We’re in Sri Lanka, visiting K’s parents and staying in the beautiful orange house that K. designed and built next to the house he grew up in. Our kids have been here before but Malli doesn’t remember. Akka, however, has astounded me with random sparks of memory like recalling the details of striped sheets that she last slept on when she was two and a half.
For both kids, the differences between Toronto and Colombo are now apparent. What they notice most are breaches in the safety code they’ve internalized. ‘Dangerous!’ they announce, upon spotting a clutch of people standing on the exposed steps of a moving bus. ‘That’s not good’, they say, as a motorcycle speeds past carrying a family of four. We carry them to push through crowds getting on and off buses while they muse that the driver will wait for us (he won’t). We leave impressions on their wrists from holding them tightly next to the open door on a moving train. They gape as people disregard the sign and “entrain” and “detrain” before the train is stopped.
They’ve been attending the half-day daycare run by K’s aunt next door. On their second day they watched, wide-eyed, as their cousin arrived at daycare standing up in the front seat of a car.
“The front seat?!,” Malli inquires.
“Yes, kids sometimes ride in the front seat in Colombo,” I say.
“Can we try that?,” he ventures.
A couple of weeks ago, in Toronto, the kids were playing in the garage. I had to move the car and invited them to sit in the front seat, unbuckled, while I adjusted the parking arrangement. They were beside themselves. So thrilled! This tiny step outside the daily safety routines of car seats and seat belts and bicycle helmets and staying-on-the-sidewalk was an unexpected treat. And here in Colombo, they see a whole urban population flouting these rules, elevating bus and three-wheeler riding, car and motorcycle driving to untold heights of adventure.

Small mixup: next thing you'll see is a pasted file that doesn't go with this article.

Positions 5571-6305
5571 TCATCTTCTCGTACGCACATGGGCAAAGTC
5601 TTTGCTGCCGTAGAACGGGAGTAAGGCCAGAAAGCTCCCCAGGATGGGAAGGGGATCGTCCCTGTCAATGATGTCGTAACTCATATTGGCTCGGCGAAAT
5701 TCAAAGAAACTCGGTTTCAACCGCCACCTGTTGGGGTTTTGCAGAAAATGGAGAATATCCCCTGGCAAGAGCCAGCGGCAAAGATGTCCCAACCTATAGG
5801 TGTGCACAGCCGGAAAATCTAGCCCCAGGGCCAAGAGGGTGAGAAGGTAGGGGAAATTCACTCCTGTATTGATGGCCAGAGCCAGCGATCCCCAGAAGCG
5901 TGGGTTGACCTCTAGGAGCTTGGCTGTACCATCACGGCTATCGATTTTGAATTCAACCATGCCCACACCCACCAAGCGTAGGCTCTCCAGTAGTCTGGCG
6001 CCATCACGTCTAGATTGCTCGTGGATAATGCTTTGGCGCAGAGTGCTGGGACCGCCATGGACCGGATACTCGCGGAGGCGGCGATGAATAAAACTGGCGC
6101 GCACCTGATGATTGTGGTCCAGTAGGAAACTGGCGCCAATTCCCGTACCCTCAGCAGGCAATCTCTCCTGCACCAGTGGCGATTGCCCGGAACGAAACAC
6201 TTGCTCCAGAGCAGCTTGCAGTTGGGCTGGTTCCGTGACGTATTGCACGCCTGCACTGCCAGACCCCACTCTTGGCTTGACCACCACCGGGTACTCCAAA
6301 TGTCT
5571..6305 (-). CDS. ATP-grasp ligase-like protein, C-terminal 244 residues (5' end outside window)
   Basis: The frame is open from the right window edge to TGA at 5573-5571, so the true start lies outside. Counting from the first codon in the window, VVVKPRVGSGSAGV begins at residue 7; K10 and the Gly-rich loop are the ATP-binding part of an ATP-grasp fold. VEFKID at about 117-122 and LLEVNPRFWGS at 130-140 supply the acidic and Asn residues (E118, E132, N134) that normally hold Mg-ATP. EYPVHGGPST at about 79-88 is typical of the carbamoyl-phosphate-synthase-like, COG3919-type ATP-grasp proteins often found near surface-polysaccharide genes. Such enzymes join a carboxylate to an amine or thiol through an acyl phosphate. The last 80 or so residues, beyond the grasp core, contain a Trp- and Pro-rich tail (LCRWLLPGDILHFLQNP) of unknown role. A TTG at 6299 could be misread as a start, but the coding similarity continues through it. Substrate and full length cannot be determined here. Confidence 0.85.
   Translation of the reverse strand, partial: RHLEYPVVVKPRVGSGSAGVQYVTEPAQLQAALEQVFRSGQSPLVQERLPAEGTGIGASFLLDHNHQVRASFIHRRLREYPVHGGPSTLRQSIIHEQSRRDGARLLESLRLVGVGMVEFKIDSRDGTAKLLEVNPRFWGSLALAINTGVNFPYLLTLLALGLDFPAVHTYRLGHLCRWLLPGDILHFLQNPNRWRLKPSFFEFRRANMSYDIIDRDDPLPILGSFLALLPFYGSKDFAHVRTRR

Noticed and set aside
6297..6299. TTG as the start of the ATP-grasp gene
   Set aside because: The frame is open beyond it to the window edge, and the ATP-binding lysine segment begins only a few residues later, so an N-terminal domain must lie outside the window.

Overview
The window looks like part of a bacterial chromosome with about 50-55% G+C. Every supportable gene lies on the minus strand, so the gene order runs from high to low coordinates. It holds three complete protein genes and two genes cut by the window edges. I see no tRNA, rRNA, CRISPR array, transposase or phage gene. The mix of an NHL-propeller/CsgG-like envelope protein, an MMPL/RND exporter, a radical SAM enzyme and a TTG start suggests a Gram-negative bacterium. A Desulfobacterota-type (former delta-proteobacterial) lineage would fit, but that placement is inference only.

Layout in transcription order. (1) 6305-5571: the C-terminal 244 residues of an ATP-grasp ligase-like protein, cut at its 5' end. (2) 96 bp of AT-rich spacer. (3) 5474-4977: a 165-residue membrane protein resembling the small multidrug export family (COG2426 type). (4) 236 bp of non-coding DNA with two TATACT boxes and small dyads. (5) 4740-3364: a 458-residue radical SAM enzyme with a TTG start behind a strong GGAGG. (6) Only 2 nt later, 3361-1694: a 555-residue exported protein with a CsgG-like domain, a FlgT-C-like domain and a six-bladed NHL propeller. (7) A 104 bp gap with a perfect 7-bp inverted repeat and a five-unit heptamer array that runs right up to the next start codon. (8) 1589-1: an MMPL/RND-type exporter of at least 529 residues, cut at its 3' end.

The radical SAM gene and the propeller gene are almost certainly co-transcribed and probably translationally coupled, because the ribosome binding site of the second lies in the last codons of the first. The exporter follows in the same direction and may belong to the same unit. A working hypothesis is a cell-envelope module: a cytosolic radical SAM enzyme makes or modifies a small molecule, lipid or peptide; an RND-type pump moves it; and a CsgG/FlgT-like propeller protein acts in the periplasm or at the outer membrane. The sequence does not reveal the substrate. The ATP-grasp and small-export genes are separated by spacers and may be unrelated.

Meanwhile they’re the only two kids in the city wearing seat belts. We even have a car seat that we left here when Akka was a baby. By Canadian rules, they should both still be strapped in to these seats but even I balked at carrying a second car seat around the world for a five year old child whose Sri Lankan counterparts are riding on dashboards. K. is good at keeping to the left and negotiating the motorcycles and three-wheelers and buses that head straight for you, lights flashing to signal that you’d better move out of the way because they are not moving out of the way. He knows the rhythm of the roads here. He understands that the lines painted on the asphalt are mere suggestions, not real lanes. Still, I can often be found twisting and squirming in my seat as we pass within a few centimetres of the next vehicle because I know the truth: he learned to drive in California.